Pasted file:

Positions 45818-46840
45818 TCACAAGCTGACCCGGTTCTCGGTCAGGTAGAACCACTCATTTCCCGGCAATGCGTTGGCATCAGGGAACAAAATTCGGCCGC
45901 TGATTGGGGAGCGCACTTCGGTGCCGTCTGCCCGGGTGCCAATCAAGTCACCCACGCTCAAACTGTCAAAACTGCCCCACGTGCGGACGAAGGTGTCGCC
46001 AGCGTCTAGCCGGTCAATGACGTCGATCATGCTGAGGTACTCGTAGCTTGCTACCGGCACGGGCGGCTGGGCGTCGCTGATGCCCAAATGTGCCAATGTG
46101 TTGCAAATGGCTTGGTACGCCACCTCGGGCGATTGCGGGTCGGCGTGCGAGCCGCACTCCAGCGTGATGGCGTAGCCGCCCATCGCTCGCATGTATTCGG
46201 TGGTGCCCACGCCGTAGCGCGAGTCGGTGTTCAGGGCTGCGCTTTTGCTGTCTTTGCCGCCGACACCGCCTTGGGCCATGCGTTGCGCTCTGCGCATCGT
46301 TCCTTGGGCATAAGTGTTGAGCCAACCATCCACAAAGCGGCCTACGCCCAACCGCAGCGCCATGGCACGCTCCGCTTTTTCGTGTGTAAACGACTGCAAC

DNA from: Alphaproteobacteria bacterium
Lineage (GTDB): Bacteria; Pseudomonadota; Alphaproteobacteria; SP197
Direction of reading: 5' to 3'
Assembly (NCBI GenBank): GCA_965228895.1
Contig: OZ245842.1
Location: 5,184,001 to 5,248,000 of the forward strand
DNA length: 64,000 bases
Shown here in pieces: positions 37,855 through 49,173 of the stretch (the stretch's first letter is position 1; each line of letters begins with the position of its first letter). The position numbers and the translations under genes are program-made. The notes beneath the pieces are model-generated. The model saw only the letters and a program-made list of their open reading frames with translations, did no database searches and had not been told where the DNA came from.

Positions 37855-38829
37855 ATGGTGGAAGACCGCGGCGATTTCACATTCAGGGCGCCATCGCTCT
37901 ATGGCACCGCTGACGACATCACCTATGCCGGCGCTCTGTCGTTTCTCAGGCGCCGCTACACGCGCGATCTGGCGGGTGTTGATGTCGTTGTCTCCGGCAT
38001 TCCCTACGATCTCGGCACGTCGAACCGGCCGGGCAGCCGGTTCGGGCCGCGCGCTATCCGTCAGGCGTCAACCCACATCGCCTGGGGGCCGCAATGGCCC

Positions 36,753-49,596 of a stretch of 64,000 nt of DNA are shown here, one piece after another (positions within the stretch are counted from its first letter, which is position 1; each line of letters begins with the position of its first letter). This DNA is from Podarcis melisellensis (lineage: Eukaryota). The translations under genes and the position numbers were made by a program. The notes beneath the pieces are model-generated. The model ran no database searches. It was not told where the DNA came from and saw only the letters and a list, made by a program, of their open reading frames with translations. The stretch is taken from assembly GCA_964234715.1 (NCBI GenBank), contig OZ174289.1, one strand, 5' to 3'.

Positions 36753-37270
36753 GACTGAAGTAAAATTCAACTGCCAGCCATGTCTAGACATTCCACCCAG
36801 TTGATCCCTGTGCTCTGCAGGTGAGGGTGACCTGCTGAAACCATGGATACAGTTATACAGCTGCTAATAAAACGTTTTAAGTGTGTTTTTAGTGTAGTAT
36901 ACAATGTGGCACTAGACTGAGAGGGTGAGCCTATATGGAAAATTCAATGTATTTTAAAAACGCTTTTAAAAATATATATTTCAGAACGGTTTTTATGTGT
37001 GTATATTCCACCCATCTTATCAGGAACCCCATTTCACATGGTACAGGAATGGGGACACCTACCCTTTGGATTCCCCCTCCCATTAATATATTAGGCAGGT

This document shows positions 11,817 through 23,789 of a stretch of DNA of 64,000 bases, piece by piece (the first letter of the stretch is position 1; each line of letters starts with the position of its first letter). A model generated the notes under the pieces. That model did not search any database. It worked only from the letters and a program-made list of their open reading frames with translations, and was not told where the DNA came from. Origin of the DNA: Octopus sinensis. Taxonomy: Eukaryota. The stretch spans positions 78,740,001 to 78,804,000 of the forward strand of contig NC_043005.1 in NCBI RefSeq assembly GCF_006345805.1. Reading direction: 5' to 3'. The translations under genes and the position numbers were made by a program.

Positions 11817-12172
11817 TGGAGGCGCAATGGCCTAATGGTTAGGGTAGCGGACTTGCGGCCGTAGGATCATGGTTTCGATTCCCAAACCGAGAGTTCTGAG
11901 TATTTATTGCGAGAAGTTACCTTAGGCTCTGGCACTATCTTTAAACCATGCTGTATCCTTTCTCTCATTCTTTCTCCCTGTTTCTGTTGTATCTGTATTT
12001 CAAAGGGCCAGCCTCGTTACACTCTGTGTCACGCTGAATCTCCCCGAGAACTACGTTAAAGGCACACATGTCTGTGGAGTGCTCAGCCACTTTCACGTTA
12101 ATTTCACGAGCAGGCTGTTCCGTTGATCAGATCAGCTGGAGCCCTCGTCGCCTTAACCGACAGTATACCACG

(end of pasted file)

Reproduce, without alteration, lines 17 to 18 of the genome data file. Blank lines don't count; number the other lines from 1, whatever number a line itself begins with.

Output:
37855 ATGGTGGAAGACCGCGGCGATTTCACATTCAGGGCGCCATCGCTCT
37901 ATGGCACCGCTGACGACATCACCTATGCCGGCGCTCTGTCGTTTCTCAGGCGCCGCTACACGCGCGATCTGGCGGGTGTTGATGTCGTTGTCTCCGGCAT